Normality assumption of the classical linear regression model

Normality assumption of the classical linear regression model One of the assumptions of the CLRM is that the residuals ...





Normality assumption of the classical linear regression model




One of the assumptions of the CLRM is that the residuals are normally distributed with zero mean and variance. The normality assumption is one of the most misunderstood in all statistics(get more details here). The violation of this assumption leads to invalid inferential statistics of the model. There are various test for normality e.g Histogram of the residuals, Normal probability plots, Jarque-Bera test e.t.c(Gujarati, 2004).
We will consider the Jarque–Bera (JB) test. The test is still quite popular in practice because the first four moments are often of particular interest, and deviations from the normal distribution beyond that may not be of equal importance(Lutkepohl, 2004).




Jarque–Bera (JB) Test



The JB test of normality is an asymptotic, or large-sample, test. It is also based on the OLS residuals.
Normality test was introduced by Fisher (1948), but, a standard Jarque-Bera (1980) test is being used widely. It is expressed in terms of the third and fourth moments of the disturbances, as follows:
The null hypothesis is H0 and the residuals are normally distributed


Residuals: Ût = Yt – Ȃ1X1t – Ȃ2X2t  – … – ȂkXkt    [1]


 µ2=   ΣÛ2/n, µ3= ΣÛ3/n, µ4= ΣÛ4/n


Jarque- Bera Statistic


JB= [n-k] [(s2/6) + ((k-3)2/24)]             [2]


Where:


S: measure skewness coefficient, K: measure Kurtosis coefficient


Note that the µ3 equals skewness of the residuals while µ4 is the kurtosis of the residuals


The values for K and S when the variable is normally distributed:

K=3 and S=0. The JB statistic is expected to be zero.

The errors are normal if they are not skewed (S=0) and not leptokurtic (K=3). Normality means the S should be close to zero and K should be close to 3 and the errors will be insignificant.

Jarque and Bera showed that in large sample the JB statistic given above follows the chi-square distribution with 2 degree of freedom. If the p value of the JB statistic is low, especially if the value of the statistic is different from 0, one can reject the hypothesis that the errors are normally distributed. But if the p value is satisfactorily high, especially if the value of the statistic is close to zero, we do not reject the normality assumption. Hence, strictly speaking one should not use the JB statistic in a small sample(Gujarati, 2004).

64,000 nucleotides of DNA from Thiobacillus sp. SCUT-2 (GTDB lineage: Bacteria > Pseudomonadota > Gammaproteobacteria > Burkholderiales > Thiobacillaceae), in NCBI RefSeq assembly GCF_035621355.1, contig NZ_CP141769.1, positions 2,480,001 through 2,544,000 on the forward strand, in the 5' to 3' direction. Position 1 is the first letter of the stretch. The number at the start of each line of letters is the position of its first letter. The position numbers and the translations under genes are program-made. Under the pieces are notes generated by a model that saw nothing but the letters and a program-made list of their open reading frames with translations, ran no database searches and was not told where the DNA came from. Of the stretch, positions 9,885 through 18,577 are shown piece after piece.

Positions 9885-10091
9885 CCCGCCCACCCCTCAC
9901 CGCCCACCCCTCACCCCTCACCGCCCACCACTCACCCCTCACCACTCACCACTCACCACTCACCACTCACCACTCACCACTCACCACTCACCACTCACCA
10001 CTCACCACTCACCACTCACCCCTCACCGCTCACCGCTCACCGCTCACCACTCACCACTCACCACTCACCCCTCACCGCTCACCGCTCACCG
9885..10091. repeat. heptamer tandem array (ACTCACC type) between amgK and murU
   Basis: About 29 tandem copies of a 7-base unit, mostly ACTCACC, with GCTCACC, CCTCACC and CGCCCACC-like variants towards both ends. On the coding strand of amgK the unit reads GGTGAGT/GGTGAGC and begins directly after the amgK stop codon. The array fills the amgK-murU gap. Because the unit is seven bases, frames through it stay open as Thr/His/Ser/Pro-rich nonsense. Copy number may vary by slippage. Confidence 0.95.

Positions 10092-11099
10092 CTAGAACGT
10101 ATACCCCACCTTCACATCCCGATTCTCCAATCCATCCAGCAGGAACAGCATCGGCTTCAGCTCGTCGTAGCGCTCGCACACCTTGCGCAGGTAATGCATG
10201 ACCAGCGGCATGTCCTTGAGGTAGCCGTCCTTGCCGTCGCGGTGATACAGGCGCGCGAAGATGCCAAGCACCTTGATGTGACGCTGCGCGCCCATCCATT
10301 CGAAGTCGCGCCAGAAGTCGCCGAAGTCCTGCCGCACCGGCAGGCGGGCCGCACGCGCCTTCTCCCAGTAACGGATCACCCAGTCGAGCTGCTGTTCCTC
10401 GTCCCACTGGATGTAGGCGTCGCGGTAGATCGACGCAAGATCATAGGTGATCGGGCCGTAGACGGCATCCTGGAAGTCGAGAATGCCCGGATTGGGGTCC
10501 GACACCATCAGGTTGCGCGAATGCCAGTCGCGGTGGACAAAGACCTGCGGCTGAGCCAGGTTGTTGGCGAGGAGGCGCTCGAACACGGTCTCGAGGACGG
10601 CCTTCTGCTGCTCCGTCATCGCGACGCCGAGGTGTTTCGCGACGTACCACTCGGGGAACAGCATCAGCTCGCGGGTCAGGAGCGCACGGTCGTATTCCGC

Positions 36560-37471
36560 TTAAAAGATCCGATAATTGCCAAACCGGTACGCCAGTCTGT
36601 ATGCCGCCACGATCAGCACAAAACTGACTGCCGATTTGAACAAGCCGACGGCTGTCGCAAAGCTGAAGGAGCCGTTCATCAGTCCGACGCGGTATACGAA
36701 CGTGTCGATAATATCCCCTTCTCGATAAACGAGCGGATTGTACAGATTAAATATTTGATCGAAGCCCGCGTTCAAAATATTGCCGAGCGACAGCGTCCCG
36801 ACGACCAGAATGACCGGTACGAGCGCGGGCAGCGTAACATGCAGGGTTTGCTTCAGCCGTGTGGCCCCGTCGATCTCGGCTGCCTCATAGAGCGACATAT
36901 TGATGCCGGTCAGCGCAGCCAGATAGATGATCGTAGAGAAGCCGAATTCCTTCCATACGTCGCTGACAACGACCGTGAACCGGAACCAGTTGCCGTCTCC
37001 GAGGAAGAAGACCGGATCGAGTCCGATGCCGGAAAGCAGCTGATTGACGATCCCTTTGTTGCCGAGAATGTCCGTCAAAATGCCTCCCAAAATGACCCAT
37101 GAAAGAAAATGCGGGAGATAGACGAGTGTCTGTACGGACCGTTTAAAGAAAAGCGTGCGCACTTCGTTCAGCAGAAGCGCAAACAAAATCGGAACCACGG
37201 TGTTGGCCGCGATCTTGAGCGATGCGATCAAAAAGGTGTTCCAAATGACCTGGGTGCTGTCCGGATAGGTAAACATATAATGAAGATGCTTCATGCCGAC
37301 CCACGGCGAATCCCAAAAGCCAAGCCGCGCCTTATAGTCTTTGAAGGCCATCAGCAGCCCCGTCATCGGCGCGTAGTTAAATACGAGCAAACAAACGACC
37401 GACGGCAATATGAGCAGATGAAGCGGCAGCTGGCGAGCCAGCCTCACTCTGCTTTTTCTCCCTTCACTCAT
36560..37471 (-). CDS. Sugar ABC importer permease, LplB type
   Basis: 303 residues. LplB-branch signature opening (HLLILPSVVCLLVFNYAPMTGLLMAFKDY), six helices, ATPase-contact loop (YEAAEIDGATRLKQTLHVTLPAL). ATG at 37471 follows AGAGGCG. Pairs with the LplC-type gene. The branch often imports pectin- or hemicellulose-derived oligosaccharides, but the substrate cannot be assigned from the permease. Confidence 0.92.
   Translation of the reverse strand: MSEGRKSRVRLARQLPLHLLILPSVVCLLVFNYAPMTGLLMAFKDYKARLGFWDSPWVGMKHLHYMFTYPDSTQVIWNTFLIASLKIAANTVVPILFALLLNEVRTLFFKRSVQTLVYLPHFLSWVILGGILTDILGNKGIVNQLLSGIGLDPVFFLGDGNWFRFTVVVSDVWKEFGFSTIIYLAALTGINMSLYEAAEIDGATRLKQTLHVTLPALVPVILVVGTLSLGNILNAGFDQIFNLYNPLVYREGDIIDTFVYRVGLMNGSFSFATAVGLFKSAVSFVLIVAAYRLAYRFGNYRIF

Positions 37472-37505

Computer Application(Eviews)


We need to check on the histogram and the j-B statistic in order to check for normality of residuals in a regression model. To do this we need to estimate the equation using the data from previous post(here). We can estimate the equation either by typing in the command line or by choosing QUICK>>ESTIMATE EQUATION, then specify the equation (using ‘‘Y c X’’ with sample from 1970 to 2017) and click <OK>.
To check for normality, click from the result output VIEW>>RESIDUAL DIAGNOSTICS>>HISTOGRAM-NORMALITY TEST.



From the histogram graph, we see that the residuals are not normally distributed. At the right hand corner we can see the J-B statistic, skewness, kurtosis and probability value. The J-B statistics is about 10.69020 , the residuals are negatively skewed (-0.124498) and kurtosis(2.380786) which means its leptokurtic. Also, since the probability value of obtaining the statistics is about 0.004771(0.4%) and it is less than the chosen level of significance (0.05 0r 5%), we reject the null hypothesis that the residuals are normally distributed.

To make the residual normal, we transformed the data by taking the difference of both variables and estimate the equation [d(Y) c d(X) ].  To check for normality, click from the result output VIEW>>RESIDUAL DIAGNOSTICS>>HISTOGRAM-NORMALITY TEST.



From the histogram graph, we see that the residuals are normally distributed. At the right hand corner we can see the J-B statistic, skewness, kurtosis and probability value. The J-B statistics is about 1.579047, the skewness of the residuals is closer to 0 (0.009905) and kurtosis is closer to 3 (2.744263). Also, since the probability value of obtaining the statistics is about 0.454061(45%) and it is greater than the chosen level of significance (0.05 0r 5%), we do reject the null hypothesis of normality in the residuals.


Dr. Jim Frost wrote ‘’ nonnormal residuals are not always a problem if you have a sample size of 100, you should be able to trust the F-test results". Read more on data transformation. Get more comment on why resduals need to be normal.

References


Dimitrios Asterious & Stephen G.Hal (2007). Applied econometrics: A modern approach. Palgrave Macmillan

Fisher, R. A. (1948). Conclusions fiduciaires. Ann. Inst. H. Poincaré 10. p. 191–213.

Jarque, C. M. & Bera, A. K. (1981). Efficient Tests for Normality, Homoscedasticity and Serial Independence of Regression Residuals: Monte Carlo Evidence. Economics Letters 7 (4).p

Gujarati D.N(2004). Basic Econometrics, 4th Edition. The McGraw−Hill Companies. p. 147-151

Lutkepohl H. & Kratzig M. (2004). Applied Time Series Econometrics. Cambridge University Press. p. 72-73.

Uğur ERGÜN & Ali Göksu (2013). Applied Econometrics With Eviews Applications. SarajevoI nternational Burch University. P 90-150.

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